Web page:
Interaction between the SCO and the 

CSTO has become extremely relevant.

Central Asia has other interesting 

organizations that could become 

the SCO’s potential partners: the 

Counter-Terrorism Committee of the 

UN Security Council, the UN Regional 

Center for Preventive Diplomacy for 

Central Asia (the Shanghai Six has 

already established ties with the UN 

Offi ce on Drug and Crime and CARICC, 

the Central Asian Regional Information 

and Coordination Center), CICMA, the 

Eurasian Group on combating money 

laundering and fi nancing of terrorism 

(EAG). Useful projects are being 

implemented by the OSCE, and it would 

be helpful to establish cooperation 

with it, too.

Finally, the SCO is a member of 

the Istanbul Process for assistance 

to regional security and cooperation 

in the name of security and stable 

Afghanistan, which has received 

the metaphoric name of the Heart 

of Asia. The SCO has everything 

necessary to make a real contribution 

to implementing measures of trust 



AFGAN DRUGS:

COMMON ENEMY

www.infoshos.ru

11

InfoSCO, №6, 2013 



developed within the Istanbul process 

and simultaneously invite the region 

to participate in its struggle against 

terrorism, drug traffi cking and crime.

The SCO should more actively involve 

its observers – Afghanistan, India, 

Pakistan, Iran and Mongolia – in efforts 

to strengthen security in the region. 

These countries have shown interest in 

joint work. The SCO needs to take more 

active steps to respond to this interest.

Today, economy decides a lot. Hence 

new focuses in the SCO’s activities: 

the Shanghai organization is paying 

increased attention and applying 

more effort to ensure economic 

stability and practical cooperation in 

implementation of mutually benefi cial 

economic projects.

Cooperation between the SCO 

economies has been in the organization’s 

sight virtually since its foundation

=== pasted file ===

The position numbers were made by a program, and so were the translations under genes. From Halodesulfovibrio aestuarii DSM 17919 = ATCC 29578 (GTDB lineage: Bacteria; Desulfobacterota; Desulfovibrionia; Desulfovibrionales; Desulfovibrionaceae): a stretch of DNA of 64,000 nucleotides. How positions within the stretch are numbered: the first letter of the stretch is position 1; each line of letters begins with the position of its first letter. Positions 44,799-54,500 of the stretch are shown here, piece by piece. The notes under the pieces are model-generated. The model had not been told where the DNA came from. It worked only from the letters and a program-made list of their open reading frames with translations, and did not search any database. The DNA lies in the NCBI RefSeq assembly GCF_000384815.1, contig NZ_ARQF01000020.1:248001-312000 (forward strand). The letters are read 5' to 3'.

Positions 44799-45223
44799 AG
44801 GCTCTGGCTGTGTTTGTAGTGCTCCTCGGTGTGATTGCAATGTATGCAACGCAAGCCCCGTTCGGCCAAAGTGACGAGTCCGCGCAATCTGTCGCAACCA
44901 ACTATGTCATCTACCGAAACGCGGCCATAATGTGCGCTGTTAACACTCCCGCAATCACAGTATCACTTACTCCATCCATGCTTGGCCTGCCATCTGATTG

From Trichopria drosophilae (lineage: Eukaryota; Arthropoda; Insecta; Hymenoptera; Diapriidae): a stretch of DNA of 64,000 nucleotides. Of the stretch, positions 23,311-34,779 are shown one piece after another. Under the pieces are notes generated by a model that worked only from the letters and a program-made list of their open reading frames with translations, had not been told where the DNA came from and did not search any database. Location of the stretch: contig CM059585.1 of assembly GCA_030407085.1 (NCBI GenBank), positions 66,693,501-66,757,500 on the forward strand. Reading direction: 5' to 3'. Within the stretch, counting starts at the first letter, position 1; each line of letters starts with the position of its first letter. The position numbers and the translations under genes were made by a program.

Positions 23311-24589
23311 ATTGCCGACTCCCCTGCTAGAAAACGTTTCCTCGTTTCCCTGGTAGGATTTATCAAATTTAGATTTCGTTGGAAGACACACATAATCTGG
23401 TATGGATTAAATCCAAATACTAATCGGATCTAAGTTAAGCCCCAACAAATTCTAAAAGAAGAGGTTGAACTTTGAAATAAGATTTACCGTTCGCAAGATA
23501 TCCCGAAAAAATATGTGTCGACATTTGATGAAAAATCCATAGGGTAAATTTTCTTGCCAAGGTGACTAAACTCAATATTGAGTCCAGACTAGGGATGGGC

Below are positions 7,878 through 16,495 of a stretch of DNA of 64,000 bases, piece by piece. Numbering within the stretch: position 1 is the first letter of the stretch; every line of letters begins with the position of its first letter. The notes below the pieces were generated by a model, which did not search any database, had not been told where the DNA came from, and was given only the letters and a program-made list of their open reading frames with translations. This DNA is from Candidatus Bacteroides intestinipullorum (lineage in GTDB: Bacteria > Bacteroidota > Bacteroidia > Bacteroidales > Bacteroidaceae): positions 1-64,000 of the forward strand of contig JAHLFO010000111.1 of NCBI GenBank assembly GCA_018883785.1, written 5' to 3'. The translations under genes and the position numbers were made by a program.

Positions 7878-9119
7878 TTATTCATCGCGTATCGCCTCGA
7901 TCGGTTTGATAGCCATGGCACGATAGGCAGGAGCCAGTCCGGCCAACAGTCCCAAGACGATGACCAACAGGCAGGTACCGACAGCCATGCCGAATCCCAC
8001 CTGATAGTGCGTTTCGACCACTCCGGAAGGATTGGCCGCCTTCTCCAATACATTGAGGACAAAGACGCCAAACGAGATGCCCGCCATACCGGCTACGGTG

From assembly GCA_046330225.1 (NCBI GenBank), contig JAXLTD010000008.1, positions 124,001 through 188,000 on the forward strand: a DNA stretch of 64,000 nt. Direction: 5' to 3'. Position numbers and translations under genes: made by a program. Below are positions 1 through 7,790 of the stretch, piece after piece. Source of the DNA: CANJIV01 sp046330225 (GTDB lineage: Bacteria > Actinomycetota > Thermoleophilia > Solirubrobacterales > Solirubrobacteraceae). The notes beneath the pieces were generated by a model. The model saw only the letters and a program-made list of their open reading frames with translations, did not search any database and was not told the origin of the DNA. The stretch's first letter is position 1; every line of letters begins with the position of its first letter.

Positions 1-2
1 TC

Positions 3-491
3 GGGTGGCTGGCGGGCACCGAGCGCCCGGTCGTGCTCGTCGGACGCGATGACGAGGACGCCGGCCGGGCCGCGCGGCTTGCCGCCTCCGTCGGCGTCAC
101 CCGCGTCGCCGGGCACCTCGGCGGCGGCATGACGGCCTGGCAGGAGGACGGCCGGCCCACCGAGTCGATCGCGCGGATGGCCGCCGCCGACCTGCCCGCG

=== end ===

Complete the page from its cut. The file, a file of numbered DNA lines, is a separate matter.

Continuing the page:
in 2001. The program of economic 

cooperation between the member 

states was endorsed back in 2003. A lot 

of documents have been signed – inter-

government and inter-departmental 

agreements, memorandums, programs 

and plans. There are mechanisms 

of meetings between ministers 

responsible for foreign politics and 

foreign trade, transport, science and 

research, agriculture, education, 

healthcare, culture, etc. The SCO 

has set up the Business Council and 

the Interbank Association, which are 

both quite successful. Each of these 

structures is working to bring business 

communities of different SCO states 

closer to each other, fi nd their common 

interests, initiate investment projects 

and assist with their implementation.

A remarkable characteristic of the 

recent time is the emergence of a 

signifi cant number of feasible projects 

within the SCO. Overall, project 

development seems the most promising 

area of economic cooperation within 

the SCO, since the alliance has never 

set itself any integration goals. 



Integration in Eurasia is being 

developed through the Customs 

Union and the Eurasian Economic 

Union that is being set up, and 

these organizations should establish